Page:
4th Grade ALP

Growing a Community of Leaders

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Highlights of the Critical Thinking Course

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Collaborative Creative-Thinking Group Challenges

During the span of this course, we had challenges that were focused around creative thinking and problem-solving. Many of these challenges were group challenges. This is a big part of ALP because it allows students to get to know each other, collaboratively work together to achieve a common goal, and introduces new ways of thinking and seeing the world around them.

Some of the students' favorite group challenges over the Creative Thinking Course were the Marshmallow Tower, the silent Card Tower, and the group drawing and story challenge (see more about this below).

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Group Drawing and Writing

One of the students' favorite activities during the Creative Thinking course was Group Drawing and Writing. Being able to work collaboratively, change their thinking quickly, and improvise were important skills needed to accomplish this activity. Students were randomly placed in groups (from 2 to 4 members). They each had their own marker of a different color and took turns adding to their group's masterpiece. The masterpiece had to be created with no communication. After students understood the intentions and directions, we started with a circle and then the next student placed one small addition to that drawing (for example they might have added a petal around the circle). Then, it is the next person's turn to contribute to this masterpiece. This continues until time is up.

After students created their group drawing in order to understand the goal, system, and collaboration techniques, we then worked on creating a group story (with some limitations). Each person in their group added to the story but only had 3 words to do so at a time. The story had to be cohesive, have a clear beginning, middle, and end and have the problem/conflict be resolved. This, as you can imagine, is pretty challenging without being able to collaborate beforehand or during the writing process. Students mentioned that although it was a difficult challenge, they enjoyed being able to create something that neither of them could have created on their own. They also enjoyed that they had to change the direction of their thinking because of what words their partners or group members wrote before it was their turn again.

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One of the activities that students enjoyed the most was a thinking activity called S.C.A.M.P.E.R., which is designed specifically for creative problem solving and imaginative thought. It is both a program used with Gifted and Talented Students as well as a problem-solving technique that some CEO's use in order to look at unique ways for their company to overcome obstacles with creative solutions.

S.C.A.M.P.E.R. is a mnemonic that stands for:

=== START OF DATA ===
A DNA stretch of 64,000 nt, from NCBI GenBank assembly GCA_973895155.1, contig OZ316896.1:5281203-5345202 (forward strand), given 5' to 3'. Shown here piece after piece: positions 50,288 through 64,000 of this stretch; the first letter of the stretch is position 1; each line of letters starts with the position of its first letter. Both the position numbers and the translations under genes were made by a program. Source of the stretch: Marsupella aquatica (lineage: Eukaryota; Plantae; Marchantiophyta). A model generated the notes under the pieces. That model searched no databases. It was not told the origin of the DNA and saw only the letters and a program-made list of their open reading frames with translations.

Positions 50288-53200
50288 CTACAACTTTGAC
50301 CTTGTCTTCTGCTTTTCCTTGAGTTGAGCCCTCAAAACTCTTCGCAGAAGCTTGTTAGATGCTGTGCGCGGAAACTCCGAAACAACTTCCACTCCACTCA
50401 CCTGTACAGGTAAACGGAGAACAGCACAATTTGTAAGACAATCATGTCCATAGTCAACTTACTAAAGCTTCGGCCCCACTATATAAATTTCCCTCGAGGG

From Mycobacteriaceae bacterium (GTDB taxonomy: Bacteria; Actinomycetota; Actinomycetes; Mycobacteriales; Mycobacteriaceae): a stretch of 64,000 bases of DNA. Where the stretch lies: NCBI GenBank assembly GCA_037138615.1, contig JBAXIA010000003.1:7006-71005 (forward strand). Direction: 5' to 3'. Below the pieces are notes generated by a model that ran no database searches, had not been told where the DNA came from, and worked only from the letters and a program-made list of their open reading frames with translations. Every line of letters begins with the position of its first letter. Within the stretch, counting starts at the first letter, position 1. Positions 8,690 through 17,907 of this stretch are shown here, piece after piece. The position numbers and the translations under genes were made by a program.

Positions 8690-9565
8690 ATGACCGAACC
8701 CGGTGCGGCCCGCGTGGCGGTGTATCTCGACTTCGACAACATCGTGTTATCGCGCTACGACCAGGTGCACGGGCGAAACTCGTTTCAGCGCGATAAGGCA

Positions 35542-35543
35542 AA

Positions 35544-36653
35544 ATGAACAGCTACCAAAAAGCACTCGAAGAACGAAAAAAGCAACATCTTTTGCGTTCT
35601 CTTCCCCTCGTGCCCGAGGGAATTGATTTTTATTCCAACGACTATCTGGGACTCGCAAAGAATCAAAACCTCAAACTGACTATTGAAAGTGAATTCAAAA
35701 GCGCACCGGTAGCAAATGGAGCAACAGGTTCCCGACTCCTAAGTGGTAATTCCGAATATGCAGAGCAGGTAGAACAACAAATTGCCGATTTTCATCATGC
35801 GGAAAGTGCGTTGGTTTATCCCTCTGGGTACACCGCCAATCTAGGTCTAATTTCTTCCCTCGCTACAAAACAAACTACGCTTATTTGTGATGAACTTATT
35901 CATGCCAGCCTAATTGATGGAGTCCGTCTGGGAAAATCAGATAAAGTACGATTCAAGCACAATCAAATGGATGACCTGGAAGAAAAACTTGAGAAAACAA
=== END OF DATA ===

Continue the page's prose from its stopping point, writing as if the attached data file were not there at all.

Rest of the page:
• Substitute
  • Combine
  • Adapt
  • Modify
  • Put to another use
  • Eliminate
  • Reverse and Rearrange

In our class, we start with an object and then use all of the qualities of S.C.A.M.P.E.R. to completely modify and reimagine the object. Students only need their mind and an active imagination to do so and it can be done starting with any object in your mind. This can be further advanced by having students begin with a problem that needs to be looked at from different angles, reimagined in a different way, or used for different purposes. We enjoyed beginning our class with this activity!

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Multiple Perspectives

Part of ALP is to begin to look at the world from many different perspectives. Students need to be able to think like a disciplinarian, imagine themselves in others' shoes, and take on challenges by reimagining them from different perspectives. We do this in a variety of ways in class, but one of the ways that students enjoyed the most over this past course was our Multiple Perspectives Garden Challenge. Students were given different perspectives to think and observe from (for example a poet, biologist, historian, etc.). We took a trip to the garden, observed, and then documented our experience from our given perspective. What we noticed is that some students selected the exact same objects to observe, but the different perspectives they had led to far different thinking, ideas, and concepts of that object. We also noticed that even though some students took on the same perspective, however, what they wrote about and displayed varied greatly.
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Questions to ask your child:

  • What was your favorite aspect of the creative thinking course? Why?
  • Can you describe a time that challenged you to think creatively during this course?
  • How did you look at the world differently in class?
  • Can you describe to me how you worked as a team member?
  • How has your leadership grown? What do you still need to work on as a team member and a leader?
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Next Courses

  • Programming and Robotics (December 10th-February 25th)
  • Forensics (March 4th-May 13th)